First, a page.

Mirabella-Davis: The screenplay was inspired by my grandmother, a homemaker in the 1950s, who developed various rituals of control. She was an obsessive handwasher, going through four cakes of soap a day and twelves bottles of rubbing alcohol a week. I think she was looking for order in her life. She felt powerless, that the people in her life were trying to sanitize away her lack of control. My grandfather asked that the doctors put her in a mental institution, and she ultimately was, receiving electroshock therapy, insulin shock therapy and a nonconsensual lobotomy (none of which cured her OCD). I always thought there was something punitive to that marriage, like she was being punished for not living up to society’s expectations of what a wife or a mother should be. I wanted to make a film about that, but of course, handwashing is not exactly cinematic.

I remember seeing a photograph of all the contents that make up someone’s stomach. The person they used suffered from pica and had to have each of the items surgically removed. The objects were spread out across a table like an archeological dig and I wanted  to know what captivated the patient to [swallow them]. It almost felt like something mystical, like a Holy Communion, and I wanted to know more. That was the impetus for writing the script. I wrote the first draft in three weeks in upstate New York. It just tumbled out of me. Then came years of rewriting. It’s strange when you’re in that zone and practicing a kind of  isolated writing. When it’s really going well, it feels like you’re in a dissociative, hypnotic state. I lose track of the time and then all of a sudden it’s five o’clock in the morning. When you catch a wave with your writing, it feels like you’re summoning something from the void, some creature from the beyond, and you have to perform all kinds of rituals to bring it out into the world.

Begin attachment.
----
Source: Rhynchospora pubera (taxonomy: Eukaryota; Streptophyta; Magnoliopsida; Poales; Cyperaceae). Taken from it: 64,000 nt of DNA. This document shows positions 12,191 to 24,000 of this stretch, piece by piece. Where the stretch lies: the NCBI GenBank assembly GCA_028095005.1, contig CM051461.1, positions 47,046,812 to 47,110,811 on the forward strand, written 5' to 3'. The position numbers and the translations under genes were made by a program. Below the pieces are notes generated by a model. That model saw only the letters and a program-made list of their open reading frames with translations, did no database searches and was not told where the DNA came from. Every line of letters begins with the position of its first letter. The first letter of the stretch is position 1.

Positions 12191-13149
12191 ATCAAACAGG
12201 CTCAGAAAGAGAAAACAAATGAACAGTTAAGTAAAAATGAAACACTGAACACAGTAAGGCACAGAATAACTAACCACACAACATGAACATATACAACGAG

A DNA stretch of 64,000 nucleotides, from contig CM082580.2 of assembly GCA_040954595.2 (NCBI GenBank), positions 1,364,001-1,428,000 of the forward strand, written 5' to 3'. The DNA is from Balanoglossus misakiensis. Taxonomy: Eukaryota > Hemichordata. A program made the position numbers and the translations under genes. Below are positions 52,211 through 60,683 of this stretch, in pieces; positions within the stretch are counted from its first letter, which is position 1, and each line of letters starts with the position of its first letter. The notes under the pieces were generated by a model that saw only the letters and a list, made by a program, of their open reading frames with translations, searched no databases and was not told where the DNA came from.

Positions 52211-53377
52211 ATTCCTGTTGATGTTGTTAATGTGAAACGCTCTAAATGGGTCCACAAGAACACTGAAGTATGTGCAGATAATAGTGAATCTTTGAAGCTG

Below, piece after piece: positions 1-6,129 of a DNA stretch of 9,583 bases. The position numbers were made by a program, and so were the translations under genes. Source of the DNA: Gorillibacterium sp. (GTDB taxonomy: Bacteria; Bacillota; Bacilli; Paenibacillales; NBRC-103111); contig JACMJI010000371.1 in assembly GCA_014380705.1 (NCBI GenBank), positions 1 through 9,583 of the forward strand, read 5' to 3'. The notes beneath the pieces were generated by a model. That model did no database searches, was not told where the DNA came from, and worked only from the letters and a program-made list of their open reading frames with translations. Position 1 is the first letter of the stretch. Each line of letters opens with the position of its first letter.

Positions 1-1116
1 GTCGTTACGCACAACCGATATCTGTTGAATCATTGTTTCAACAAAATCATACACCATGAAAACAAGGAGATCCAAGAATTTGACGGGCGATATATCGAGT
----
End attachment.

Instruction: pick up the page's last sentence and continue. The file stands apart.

That’s how the project began in regards to the script. I then remember asking a friend who the best producers in the business were, because in film school, they don’t always teach you how important the director-producer relationship is (even though it’s the crux of what gets a movie made). So, I asked my friend, “Who are the best?” And she said, “Mollye Asher and Mynette Louie…but you’ll never get them.”

Filmmaker: Of Gamechanger Films and now The Population?

Mirabella-Davis: Yeah. I was like, “All right, well, I’m going to try.” I reached out to Mollye, wrote her a letter, and sent her the script. 

Filmmaker: You cold-emailed her?

Mirabella-Davis: No, no, my friend, [writer/director] Dagny Looper, introduced us. I sent Mollye the script. She had actually seen my short before she read the script. Rumor has it she was like, “I want to work with this guy,” off of my short film, Knife Point, that was at Sundance back in 2009. Anyway, Mollye read the script for Swallow and we had a great conversation, a real meeting of the minds. She worked with me closely on [improving the script] and then brought on Mynette Louie as well. We then formed this wonderful collaboration and I went through multiple drafts with them.